We can estimate the standard error (SE) of the sample mean as the sample standard deviation divided by the square root of the number of samples, cf. https://en.wikipedia.org/wiki/Standard_error#Standard_error_of_the_sample_mean which writes it as:

${\displaystyle {\sigma }_{\bar {\mathbf{x}}}\ \approx {\frac {\sigma _{\mathbf{x}}}{\sqrt {N}}}}$

Does there exist a similar measure (where the number of samples is involved) to estimate the standard error of the mean based on mean absolute deviation (MAD)? By MAD I mean the mean of the absolute value of the deviation from the mean:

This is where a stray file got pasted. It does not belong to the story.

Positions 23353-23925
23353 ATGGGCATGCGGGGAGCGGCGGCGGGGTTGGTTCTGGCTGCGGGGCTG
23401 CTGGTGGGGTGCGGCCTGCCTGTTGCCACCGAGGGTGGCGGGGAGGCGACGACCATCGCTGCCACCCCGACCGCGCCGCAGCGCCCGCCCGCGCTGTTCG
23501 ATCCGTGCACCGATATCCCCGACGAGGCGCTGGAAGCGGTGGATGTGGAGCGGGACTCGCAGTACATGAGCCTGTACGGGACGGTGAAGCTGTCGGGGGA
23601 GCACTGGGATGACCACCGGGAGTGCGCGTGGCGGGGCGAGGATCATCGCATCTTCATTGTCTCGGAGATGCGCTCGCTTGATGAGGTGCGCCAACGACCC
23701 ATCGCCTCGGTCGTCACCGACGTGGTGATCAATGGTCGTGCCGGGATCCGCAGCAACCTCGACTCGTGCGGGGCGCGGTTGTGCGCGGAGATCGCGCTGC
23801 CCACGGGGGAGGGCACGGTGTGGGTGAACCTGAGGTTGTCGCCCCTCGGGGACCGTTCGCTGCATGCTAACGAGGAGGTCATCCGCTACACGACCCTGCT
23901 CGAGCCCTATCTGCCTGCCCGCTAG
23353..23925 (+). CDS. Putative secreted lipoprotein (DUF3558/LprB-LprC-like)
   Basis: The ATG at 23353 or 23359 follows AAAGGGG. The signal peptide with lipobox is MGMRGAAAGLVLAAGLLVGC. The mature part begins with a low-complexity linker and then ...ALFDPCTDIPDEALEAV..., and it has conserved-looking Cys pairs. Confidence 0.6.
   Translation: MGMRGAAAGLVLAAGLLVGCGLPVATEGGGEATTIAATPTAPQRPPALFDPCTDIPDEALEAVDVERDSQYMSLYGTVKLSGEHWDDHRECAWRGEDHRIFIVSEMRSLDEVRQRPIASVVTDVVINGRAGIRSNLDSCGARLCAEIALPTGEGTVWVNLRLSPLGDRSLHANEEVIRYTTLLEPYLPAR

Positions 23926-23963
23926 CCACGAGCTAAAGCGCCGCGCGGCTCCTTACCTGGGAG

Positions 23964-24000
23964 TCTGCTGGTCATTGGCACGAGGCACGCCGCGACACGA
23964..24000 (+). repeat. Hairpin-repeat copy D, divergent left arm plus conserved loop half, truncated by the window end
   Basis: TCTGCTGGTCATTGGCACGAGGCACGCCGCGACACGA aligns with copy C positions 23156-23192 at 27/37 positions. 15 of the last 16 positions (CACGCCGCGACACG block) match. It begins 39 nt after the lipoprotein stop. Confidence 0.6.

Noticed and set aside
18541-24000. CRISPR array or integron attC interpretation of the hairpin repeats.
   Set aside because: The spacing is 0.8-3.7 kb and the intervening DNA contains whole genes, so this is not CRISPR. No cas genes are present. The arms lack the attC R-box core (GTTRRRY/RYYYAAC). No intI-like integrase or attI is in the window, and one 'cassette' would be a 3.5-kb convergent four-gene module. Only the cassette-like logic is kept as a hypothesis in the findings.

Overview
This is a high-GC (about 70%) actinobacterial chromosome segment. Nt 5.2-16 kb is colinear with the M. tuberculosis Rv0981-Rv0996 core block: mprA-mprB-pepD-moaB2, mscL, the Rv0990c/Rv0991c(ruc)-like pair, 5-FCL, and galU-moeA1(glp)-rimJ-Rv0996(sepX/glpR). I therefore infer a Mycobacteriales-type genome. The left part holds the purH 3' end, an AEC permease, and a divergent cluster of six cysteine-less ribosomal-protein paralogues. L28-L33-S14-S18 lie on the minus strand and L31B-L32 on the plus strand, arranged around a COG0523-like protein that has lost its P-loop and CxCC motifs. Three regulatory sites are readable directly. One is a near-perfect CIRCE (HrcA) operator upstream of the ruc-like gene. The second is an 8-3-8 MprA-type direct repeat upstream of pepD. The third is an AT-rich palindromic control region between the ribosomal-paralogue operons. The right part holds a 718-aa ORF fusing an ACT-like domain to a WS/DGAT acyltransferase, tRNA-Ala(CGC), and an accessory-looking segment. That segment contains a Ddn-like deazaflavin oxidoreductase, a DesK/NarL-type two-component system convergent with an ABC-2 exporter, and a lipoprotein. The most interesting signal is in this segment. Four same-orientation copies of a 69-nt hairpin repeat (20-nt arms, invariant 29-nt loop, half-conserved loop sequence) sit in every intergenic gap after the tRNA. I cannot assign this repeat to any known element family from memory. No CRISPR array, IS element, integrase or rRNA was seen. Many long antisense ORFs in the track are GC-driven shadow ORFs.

$\displaystyle\mathrm{MAD}(\mathbf{x}) = \frac{1}{N}\sum_i^{N} \mathrm{Abs}(x_i-\bar{\mathbf{x}})$

The MAD is, in my mind, a similar quantity to the SD (in that it measures some sort of spread), but is not equal to the SD in the limit $N\to\infty$. Would it be terribly wrong to write the MAD-based SE as something like $\displaystyle\frac{\mathrm{MAD}(\mathbf{x})}{\sqrt{N}}$?



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